Cordyline terminalis’ General Care

Last Updated on October 8, 2022 by Real Men Sow

Cordyline terminalis, also known as the “ti plant”, is a tropical beauty with large leaves that range in color from deep reds to variegated greens to purples. The plant is native to tropical climates of Hawaii, New Guinea, and other Pacific islands. The ti plant (also known as Cordyline Fruticosa) can be grown indoors in cooler climates. It can then grow to a height of up to 10 feet.

Outdoor Care

Soil and Light

The Cordyline terminalis should have a well-drained soil, partial shade or full sun. Bright sunlight brings out the best colors in the leaves.


Cordyline Terminalis will thrive in high rainfall areas, so give it approximately 1 inch of water each week. The ti plant can withstand moderate drought, but don’t let the soil dry out. Too much soil could cause leaf tips to turn brown.

To keep the leaves dry, water the plant with a soaker or hose. Use a sprinkler to water the plant early in the morning to let it dry before the evening. Plants that have damp foliage or are exposed to cooler temperatures at night are more susceptible to fungal infections.


Use a balanced granular fertilizer in a ratio of 10-10-10 or 16-16-16 to fertilize the plant once a month. Two ounces of fertilizer should be applied to each plant. Apply fertilizer to moist soil and water immediately following fertilization. Keep fertilizer away from the leaves. Rinse off fertilizer immediately if it lands on leaves.


To keep your ti plants looking neat, remove any old leaves. This will help you to create a distinct trunk. When the leaves turn brown, remove them with garden shears and/or scissors. Do not pull the leaves.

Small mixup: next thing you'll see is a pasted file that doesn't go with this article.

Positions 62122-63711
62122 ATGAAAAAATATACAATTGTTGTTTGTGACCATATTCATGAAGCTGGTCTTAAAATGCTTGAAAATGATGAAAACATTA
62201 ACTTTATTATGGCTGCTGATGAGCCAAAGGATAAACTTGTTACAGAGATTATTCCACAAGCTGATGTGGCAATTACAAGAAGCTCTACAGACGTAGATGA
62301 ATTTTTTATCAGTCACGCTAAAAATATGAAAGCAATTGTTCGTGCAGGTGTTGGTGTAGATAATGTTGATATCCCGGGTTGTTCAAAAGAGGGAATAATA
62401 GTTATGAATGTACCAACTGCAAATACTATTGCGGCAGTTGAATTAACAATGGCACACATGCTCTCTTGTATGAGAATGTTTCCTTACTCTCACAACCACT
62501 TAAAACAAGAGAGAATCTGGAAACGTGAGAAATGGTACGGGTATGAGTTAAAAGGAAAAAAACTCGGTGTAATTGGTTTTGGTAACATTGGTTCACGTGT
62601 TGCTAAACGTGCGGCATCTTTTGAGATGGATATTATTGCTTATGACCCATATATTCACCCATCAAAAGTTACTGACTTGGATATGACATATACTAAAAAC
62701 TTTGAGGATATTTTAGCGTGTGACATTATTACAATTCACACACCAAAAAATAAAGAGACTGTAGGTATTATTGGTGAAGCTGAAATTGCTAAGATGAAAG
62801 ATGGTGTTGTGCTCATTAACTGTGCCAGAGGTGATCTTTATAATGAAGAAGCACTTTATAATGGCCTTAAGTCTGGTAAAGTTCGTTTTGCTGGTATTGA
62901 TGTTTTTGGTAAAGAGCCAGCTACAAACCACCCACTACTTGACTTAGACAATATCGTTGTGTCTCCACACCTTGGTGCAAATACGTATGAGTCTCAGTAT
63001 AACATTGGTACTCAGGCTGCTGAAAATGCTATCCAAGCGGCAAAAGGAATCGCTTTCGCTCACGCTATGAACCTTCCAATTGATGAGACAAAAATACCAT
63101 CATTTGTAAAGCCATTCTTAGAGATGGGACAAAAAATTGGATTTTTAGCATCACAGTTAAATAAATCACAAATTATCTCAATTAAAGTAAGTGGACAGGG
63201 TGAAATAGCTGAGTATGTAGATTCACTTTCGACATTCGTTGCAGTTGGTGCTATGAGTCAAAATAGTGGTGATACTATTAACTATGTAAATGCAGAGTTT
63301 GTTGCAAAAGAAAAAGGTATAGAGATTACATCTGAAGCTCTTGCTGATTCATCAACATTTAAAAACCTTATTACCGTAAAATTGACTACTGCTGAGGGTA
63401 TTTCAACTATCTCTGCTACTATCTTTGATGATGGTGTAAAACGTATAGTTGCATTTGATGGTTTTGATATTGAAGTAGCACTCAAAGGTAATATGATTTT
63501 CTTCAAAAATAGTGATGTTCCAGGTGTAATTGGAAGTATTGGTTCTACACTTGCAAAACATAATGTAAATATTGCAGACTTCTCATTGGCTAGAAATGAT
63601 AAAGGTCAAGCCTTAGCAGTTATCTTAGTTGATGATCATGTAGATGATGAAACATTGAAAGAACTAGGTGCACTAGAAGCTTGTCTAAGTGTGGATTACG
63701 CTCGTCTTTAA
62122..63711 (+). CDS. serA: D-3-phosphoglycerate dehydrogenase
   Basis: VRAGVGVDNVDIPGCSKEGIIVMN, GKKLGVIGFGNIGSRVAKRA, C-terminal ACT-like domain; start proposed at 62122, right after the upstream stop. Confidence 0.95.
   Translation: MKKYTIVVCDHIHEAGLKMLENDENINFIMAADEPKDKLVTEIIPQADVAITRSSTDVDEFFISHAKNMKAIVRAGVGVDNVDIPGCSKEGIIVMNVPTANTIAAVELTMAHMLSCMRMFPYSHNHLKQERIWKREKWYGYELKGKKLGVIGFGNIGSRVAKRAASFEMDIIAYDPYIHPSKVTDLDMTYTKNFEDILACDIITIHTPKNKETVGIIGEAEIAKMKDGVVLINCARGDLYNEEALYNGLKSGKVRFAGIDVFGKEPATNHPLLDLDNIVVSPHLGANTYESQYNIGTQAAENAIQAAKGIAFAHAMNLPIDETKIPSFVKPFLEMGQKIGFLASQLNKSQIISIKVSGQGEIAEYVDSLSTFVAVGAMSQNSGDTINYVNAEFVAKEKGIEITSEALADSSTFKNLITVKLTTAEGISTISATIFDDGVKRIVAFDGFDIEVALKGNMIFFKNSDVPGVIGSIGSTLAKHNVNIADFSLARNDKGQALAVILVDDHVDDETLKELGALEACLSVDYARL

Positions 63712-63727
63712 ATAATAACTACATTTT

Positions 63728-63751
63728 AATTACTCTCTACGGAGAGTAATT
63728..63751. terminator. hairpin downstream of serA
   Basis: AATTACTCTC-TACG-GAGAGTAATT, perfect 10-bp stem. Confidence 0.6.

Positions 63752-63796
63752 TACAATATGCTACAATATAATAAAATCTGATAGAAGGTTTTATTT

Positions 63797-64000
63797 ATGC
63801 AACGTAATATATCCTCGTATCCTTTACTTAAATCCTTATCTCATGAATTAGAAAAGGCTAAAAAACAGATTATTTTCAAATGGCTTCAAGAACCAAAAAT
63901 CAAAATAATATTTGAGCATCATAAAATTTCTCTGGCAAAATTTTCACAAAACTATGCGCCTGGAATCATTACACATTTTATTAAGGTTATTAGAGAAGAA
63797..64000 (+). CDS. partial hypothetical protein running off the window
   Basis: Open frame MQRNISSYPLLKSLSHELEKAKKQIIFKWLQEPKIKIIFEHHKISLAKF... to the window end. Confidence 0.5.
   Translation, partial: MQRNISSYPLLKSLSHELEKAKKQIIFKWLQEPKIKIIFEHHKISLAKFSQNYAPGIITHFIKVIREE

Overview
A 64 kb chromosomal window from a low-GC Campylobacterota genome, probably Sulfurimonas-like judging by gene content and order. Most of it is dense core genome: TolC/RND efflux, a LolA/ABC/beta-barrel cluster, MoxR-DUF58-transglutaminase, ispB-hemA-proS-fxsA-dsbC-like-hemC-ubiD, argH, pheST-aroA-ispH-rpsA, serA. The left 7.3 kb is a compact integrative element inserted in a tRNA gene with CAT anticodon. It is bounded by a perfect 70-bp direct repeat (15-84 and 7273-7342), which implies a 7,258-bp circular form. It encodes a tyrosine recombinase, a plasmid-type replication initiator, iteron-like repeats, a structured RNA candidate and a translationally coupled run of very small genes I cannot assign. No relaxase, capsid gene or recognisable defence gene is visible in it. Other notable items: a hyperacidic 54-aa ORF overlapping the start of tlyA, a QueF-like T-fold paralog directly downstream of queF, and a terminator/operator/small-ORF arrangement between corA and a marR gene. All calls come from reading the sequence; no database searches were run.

Indoor Care

Potting Soil

It should be planted in a potting mix that retains moisture and is not too soggy. You can use a high-quality, commercially available potting mix or make your own. This mixture will consist of 1 part peat moss, 1 part perlite and 1 part sand. Make sure to use a pot that is sturdy and has a drainage hole at the bottom.


Give the plant weak solutions of a water-soluble fertilizer that is suitable for indoor plants. Mix the solution in a 1 teaspoon per gallon of water. Then, apply the fertilizer every other month during spring or summer. You can also use a time-release fertilizer according to the instructions on the label.


Water the plant thoroughly until the water runs through the drainage hole. However, only water the plant when 1/2 inch of the soil feels dry. Let the pot drain and then pour any water from the drainage saucer out. You can also place the pot in water, and let the soil absorb the water until it feels damp. You should never let the pot’s bottom touch water.


A bed of gravel or pebbles can help raise humidity around the plant. Place a layer of pebbles on a tray or in a shallow bowl. Then, place the pot on top of the pebbles. You can add a little water to the pebbles, but keep them damp. Do not add water to the pot so that it is submerged in water.


Fluoride in your water may cause brown tips on your ti plants. You can fix the problem by watering the plant with bottled drinking water.

Real Men Sow
Real Men Sow

Hello, I’m Pete and I’m currently based in the west of Scotland, in a small place called Rosneath, where I’m exploring my garden adventures. I personally started gardening around 6 years ago and initially, I started out by growing my favorite fruits and berries, such as strawberries, Raspberries & Gooseberries. Since then I’ve added a lot of vegetables and working closely with my neighbor, it’s been a lot of fun.